5 1 Asset Management 3. Are services identified? [SC:SG2.SP1] A fundamental risk management principle is to focus on activities to protect and sustain services and assets that most directly affect the organization s ability to achieve its mission. Identifying services, their associated assets, and the activities that support these services must be performed before the organization attempts to develop service continuity plans. A yes answer means that the organization has documented its services as a part of an established business process, and the current list of services is accurate. 4. Are services prioritized based on analysis of the potential impact if the services are disrupted? [SC:SG2.SP1] Consideration of the consequences of the loss of high-value organizational services is typically performed as part of a business impact analysis. In addition, the consequences of risks to high-value services are identified and analyzed in risk assessment activities. The organization must consider this information when prioritizing high-value services. Typical work products include: 1. Prioritized list of organizational services, activities, and associated assets 2. Results of security risk assessment and business impact analyses A yes answer means that the identified services include a priority, or that there is a separate repository of information that prioritizes services based on their potential impact of disruption. Goal 2 Assets are inventoried, and the authority and responsibility for these assets is established. 1. Are the assets that directly support the critical service inventoried? [ADM:SG1.SP1] Organizations may use many practical methods to inventory these assets. Human resources databases identify and describe the roles of vital staff. Fixed asset catalogs often describe all levels of technology components. Facilities and real estate databases have information about high-value physical plant assets. However, bear in mind that internal databases may not cover people, technology, and facilities that are not under the direct control of the organization. In contrast to people, technology, and facilities, less tangible assets such as information and intellectual property may not be identified and regularly inventoried because they are often difficult to describe and bound. For example, a staff member may have information that is critical to the effective operation of a service that has not been documented or is not known to other staff members. This must be resolved in order to properly define security and continuity requirements for these assets. A yes answer means that the organization has documented in one or more repositories the people, information, technologies, and facilities essential to the operation of the critical service, and that documentation is current. 2. Do asset descriptions include protection and sustainment requirements? [ADM:SG1.SP2] An organization may document the asset s protection and sustainment requirements as part of the asset profile so that there is a common source for communicating and updating these requirements and so that their association with an asset is established. In addition, strategies to protect and sustain an asset may be documented as part of the asset profile. A yes answer means that the organization includes protection and sustainment requirements as a part of its asset's descriptions in inventories, and the current documented requirements are accurate. 2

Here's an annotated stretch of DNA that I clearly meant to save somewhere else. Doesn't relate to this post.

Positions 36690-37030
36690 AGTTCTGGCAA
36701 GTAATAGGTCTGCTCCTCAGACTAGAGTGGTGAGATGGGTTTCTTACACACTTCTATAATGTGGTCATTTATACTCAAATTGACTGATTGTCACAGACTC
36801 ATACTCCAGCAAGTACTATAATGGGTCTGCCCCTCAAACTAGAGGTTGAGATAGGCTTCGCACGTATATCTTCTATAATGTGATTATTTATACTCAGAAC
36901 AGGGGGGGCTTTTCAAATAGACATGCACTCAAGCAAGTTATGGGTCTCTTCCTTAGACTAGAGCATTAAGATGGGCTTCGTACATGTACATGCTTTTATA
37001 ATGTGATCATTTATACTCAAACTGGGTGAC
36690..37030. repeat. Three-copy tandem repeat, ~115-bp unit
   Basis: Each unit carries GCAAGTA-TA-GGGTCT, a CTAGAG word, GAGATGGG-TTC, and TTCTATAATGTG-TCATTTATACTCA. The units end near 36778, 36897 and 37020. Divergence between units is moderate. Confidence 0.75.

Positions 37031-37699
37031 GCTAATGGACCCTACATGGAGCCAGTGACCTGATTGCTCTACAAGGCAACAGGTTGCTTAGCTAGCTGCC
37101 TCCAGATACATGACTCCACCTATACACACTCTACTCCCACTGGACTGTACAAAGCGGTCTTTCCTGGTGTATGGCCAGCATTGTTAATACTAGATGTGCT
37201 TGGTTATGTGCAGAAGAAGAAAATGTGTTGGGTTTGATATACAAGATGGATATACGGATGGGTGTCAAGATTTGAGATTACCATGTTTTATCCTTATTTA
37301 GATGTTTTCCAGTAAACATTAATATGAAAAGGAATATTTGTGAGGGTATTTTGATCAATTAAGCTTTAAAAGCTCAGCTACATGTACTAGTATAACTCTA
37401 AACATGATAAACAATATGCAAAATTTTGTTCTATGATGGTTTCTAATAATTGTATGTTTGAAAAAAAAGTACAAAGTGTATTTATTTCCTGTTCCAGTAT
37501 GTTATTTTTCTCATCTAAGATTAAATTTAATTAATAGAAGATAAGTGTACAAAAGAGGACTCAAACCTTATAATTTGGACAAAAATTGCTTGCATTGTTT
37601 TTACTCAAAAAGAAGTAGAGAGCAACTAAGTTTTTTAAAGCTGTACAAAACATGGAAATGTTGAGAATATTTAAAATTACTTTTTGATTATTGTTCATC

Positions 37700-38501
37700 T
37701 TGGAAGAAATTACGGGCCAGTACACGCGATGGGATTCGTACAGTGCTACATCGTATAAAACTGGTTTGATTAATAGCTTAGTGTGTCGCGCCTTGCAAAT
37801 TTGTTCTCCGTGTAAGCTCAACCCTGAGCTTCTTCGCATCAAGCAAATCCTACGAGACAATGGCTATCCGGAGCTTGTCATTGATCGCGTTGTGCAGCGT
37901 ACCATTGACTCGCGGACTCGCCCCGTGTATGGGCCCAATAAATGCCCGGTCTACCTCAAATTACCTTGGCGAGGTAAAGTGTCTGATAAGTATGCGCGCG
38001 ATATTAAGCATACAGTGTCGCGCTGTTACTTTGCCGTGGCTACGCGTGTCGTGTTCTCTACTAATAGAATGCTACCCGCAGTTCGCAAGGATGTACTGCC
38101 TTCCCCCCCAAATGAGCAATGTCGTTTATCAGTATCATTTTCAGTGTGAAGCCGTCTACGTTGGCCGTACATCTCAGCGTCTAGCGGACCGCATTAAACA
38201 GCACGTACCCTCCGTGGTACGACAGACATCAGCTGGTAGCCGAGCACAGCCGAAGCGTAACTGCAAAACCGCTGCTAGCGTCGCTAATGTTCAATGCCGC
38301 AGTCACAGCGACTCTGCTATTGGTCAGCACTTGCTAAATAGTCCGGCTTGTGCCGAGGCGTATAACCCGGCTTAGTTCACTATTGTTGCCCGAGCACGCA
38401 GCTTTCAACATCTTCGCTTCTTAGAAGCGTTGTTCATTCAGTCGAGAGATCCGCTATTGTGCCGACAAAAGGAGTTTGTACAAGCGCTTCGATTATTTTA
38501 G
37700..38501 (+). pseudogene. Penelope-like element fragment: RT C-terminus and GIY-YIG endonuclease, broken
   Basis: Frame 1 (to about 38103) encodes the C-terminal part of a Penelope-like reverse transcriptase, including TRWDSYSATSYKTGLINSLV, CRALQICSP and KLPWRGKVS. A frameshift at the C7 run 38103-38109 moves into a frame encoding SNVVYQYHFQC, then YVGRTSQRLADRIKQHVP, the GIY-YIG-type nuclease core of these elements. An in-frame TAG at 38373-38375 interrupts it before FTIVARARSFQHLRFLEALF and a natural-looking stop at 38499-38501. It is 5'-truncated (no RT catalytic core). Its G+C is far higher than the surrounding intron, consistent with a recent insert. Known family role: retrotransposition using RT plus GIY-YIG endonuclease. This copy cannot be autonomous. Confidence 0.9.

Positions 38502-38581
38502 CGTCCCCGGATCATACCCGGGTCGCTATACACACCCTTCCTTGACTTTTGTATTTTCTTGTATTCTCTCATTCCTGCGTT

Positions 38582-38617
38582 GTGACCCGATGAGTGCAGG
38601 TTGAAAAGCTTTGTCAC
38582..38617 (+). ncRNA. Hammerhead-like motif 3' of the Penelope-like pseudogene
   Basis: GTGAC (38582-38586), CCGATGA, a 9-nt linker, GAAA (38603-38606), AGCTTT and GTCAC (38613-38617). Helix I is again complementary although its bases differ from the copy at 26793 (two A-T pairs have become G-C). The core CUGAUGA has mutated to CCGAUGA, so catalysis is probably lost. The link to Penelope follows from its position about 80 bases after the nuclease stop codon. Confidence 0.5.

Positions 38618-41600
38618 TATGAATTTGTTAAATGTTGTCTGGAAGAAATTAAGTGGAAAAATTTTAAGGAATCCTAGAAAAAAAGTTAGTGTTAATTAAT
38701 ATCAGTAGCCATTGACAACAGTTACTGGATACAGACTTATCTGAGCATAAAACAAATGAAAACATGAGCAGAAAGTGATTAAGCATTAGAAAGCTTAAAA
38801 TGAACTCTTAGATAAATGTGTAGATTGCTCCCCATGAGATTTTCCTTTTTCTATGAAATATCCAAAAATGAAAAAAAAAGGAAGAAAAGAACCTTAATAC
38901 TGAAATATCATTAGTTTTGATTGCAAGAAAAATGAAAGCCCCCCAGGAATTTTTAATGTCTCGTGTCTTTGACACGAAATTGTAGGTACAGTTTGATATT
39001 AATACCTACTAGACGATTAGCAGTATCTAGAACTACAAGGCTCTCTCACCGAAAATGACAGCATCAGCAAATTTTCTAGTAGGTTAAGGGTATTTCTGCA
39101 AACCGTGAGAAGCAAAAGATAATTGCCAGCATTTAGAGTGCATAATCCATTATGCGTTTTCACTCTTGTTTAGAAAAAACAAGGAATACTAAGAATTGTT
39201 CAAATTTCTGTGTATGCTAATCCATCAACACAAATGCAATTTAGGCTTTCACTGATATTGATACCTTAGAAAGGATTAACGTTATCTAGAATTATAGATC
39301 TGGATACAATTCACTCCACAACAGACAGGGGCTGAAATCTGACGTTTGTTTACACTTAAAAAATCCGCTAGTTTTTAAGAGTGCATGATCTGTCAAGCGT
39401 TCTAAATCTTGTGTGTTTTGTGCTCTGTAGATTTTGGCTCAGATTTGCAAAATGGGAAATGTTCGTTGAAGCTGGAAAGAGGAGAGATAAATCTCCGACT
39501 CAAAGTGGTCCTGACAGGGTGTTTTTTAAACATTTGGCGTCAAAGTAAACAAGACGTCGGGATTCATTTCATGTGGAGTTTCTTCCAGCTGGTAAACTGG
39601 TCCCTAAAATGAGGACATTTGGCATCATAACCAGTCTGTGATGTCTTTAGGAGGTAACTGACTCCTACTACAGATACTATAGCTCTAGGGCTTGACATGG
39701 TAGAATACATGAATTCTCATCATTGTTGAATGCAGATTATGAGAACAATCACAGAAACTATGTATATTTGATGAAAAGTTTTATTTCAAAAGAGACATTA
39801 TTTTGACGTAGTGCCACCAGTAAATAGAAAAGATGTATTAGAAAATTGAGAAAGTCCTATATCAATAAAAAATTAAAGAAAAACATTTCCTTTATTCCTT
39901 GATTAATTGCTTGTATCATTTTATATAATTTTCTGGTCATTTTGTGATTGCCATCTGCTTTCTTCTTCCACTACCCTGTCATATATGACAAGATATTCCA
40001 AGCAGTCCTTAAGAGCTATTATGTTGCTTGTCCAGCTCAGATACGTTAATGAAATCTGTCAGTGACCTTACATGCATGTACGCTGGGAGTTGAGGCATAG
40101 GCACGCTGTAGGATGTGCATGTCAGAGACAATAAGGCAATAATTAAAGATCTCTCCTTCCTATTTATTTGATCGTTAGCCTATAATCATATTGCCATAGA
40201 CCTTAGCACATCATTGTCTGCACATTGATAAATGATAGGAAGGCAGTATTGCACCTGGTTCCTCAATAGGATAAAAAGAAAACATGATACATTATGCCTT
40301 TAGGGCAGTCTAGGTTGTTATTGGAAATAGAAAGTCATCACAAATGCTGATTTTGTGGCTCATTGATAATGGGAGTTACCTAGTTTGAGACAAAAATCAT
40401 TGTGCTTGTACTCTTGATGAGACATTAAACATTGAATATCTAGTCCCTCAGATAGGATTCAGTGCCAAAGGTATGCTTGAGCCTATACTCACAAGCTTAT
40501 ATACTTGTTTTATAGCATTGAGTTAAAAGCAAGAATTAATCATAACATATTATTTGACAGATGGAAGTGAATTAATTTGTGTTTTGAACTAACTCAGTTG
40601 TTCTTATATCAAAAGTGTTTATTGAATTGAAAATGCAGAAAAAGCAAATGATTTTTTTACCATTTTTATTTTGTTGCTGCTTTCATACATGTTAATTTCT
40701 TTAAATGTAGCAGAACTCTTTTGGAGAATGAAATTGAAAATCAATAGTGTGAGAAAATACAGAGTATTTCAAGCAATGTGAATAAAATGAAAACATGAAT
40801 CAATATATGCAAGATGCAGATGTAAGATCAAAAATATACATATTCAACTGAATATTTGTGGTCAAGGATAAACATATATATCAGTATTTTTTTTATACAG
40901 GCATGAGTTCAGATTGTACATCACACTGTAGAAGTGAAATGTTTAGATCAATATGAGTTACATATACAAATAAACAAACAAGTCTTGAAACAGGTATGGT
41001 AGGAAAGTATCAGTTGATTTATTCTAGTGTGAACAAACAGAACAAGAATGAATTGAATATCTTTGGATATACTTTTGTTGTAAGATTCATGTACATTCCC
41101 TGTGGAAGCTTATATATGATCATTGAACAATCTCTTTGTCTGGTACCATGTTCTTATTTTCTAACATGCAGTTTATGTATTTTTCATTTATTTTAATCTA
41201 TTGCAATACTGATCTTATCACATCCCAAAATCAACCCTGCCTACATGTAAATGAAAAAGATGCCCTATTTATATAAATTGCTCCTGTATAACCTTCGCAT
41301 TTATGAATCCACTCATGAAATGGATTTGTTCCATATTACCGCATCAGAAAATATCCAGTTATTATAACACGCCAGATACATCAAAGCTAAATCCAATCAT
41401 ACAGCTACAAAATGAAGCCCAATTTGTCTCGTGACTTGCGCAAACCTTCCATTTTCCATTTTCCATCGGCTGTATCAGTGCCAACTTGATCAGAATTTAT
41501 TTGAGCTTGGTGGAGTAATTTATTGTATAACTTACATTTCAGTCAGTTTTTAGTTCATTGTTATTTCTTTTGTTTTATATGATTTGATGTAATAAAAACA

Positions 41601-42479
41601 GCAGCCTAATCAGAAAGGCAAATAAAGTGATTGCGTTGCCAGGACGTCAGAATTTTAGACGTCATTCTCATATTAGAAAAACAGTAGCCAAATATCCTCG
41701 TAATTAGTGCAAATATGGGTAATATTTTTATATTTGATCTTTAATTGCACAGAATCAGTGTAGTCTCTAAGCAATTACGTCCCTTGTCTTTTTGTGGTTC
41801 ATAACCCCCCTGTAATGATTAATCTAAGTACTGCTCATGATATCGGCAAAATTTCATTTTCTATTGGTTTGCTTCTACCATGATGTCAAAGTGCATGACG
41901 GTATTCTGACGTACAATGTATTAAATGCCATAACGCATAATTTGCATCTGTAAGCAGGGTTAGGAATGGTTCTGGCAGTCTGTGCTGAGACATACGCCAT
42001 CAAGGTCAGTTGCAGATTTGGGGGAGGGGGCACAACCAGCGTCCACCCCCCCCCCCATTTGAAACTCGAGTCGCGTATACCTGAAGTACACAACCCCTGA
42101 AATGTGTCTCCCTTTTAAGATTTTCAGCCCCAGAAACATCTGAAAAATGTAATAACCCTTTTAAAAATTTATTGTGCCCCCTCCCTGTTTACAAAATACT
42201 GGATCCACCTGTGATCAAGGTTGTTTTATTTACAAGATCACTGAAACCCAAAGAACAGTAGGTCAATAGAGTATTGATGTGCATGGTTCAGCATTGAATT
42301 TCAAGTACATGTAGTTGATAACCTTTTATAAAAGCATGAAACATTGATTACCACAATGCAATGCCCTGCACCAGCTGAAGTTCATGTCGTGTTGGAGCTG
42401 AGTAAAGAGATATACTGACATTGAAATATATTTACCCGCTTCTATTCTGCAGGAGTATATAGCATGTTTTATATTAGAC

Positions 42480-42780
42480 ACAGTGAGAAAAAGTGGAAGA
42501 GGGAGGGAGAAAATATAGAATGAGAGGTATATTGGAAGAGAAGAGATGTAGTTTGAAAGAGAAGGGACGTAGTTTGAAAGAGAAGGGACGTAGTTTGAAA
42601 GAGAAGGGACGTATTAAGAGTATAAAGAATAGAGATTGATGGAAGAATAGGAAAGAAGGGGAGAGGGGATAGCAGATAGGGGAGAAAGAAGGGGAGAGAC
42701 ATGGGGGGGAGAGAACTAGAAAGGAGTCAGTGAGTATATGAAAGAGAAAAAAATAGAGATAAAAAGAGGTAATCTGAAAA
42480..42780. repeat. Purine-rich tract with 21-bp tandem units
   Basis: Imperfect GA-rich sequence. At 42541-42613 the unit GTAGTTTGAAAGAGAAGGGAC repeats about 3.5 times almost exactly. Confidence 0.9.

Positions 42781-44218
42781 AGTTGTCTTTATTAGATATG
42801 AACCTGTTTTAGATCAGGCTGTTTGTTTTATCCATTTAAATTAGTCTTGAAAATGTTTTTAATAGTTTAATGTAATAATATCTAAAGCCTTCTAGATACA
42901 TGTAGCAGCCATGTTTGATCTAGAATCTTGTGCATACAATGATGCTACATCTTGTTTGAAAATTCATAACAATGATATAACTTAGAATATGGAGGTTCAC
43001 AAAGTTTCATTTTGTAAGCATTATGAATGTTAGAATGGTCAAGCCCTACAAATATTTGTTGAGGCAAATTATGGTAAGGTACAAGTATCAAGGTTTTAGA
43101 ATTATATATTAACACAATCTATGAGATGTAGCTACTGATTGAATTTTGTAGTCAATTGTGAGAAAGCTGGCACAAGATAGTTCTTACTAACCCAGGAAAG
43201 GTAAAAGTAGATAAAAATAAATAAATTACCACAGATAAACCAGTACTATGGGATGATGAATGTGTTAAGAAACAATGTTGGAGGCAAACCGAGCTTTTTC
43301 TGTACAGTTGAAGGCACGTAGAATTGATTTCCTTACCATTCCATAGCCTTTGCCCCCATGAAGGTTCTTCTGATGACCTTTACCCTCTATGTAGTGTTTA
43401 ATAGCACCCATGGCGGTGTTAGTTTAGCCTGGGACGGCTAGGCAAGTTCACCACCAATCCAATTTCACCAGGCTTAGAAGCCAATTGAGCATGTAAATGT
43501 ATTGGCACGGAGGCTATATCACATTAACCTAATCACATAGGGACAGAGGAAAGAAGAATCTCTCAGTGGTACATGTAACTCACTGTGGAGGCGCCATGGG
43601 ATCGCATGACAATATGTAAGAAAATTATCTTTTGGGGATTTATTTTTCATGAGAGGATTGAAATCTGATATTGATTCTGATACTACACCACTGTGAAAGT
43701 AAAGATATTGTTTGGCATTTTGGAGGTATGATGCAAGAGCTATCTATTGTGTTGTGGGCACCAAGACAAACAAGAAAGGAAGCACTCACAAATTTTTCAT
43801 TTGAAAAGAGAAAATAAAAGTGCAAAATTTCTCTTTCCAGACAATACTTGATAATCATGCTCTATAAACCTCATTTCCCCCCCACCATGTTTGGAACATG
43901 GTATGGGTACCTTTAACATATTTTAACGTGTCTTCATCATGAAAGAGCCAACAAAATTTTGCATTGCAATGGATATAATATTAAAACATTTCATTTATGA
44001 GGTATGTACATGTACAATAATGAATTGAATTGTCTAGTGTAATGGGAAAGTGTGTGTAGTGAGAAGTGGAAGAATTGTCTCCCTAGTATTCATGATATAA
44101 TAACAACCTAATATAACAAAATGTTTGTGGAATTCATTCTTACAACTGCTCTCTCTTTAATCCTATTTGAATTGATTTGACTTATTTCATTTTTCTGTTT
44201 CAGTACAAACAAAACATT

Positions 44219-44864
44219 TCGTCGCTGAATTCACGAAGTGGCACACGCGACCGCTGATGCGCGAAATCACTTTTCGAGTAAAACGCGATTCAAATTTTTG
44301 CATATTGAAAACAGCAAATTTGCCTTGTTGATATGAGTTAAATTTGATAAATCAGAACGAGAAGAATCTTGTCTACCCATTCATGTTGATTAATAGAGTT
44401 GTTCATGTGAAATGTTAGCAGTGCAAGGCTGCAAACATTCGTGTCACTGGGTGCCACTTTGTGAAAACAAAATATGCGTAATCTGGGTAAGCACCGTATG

6 1 Asset Management 3. Are both owners and custodians of assets documented in asset descriptions? [ADM:SG1.SP3] Asset custodians are persons or organizational units, internal or external to the organization, who are responsible for implementing and managing controls to satisfy the resilience requirements of high-value assets while they are in their care. For example, the customer data in the above example may be stored on a server which is maintained by the IT department. In essence, the IT department takes custodial control of the customer data asset when the asset is in its domain. The IT department must commit to taking actions commensurate with satisfying the owner s requirements to protect and sustain the asset. However, in all cases, owners are responsible for ensuring that their assets are properly protected and sustained, regardless of the actions (or inactions) of custodians. The owner of each high-value asset is established in order to define responsibility and accountability for the asset s resilience and its contributions to services. Accordingly, owners are responsible for developing and validating the resilience requirements for high-value assets that they own. They are also responsible for the implementation of proper controls to meet resilience requirements, even if they assign this responsibility to a custodian of the asset. A yes answer means that the organization includes asset owners and custodians as a part of asset descriptions in inventories, and that information is current. 4. Are the physical locations of assets (both within and outside the organization) documented in the asset inventory? [ADM:SG1.SP3] At a minimum, all high-value assets should be defined to the extent possible. Differences in the level of description are expected from asset to asset, and an organization must decide how much information is useful in facilitating requirements definition and satisfaction. There are some common elements that should be collected, at a minimum, for each asset. Important information includes the physical location of the asset. These are examples of information that should be collected and documented for assets: Asset type (people, information, technology, or facilities) Categorization of asset by sensitivity (generally for information assets only) Asset location (typically where the custodian is managing the asset) Asset owners and custodians The format or form of the asset Location where backups or duplicates of this asset exist (particularly for information assets) The services that are dependent on the asset The value of the asset in either qualitative or quantitative terms A yes answer means that the organization includes physical location as a part of asset descriptions in inventories, and that information is current. Goal 3 The relationship between assets and the services they support is established. 1. Are the associations between assets and the critical service they support documented? [ADM:SG2.SP1] To provide a service-focused review of operational resilience, the assets collected in the development of the asset inventory must be associated with the services they support. This helps the organization view resilience from a service perspective and to identify critical dependencies that are essential to determining effective strategies for protecting and sustaining assets. A yes answer means that the organization includes documentation of the services that assets support in inventories, and that information is current. 3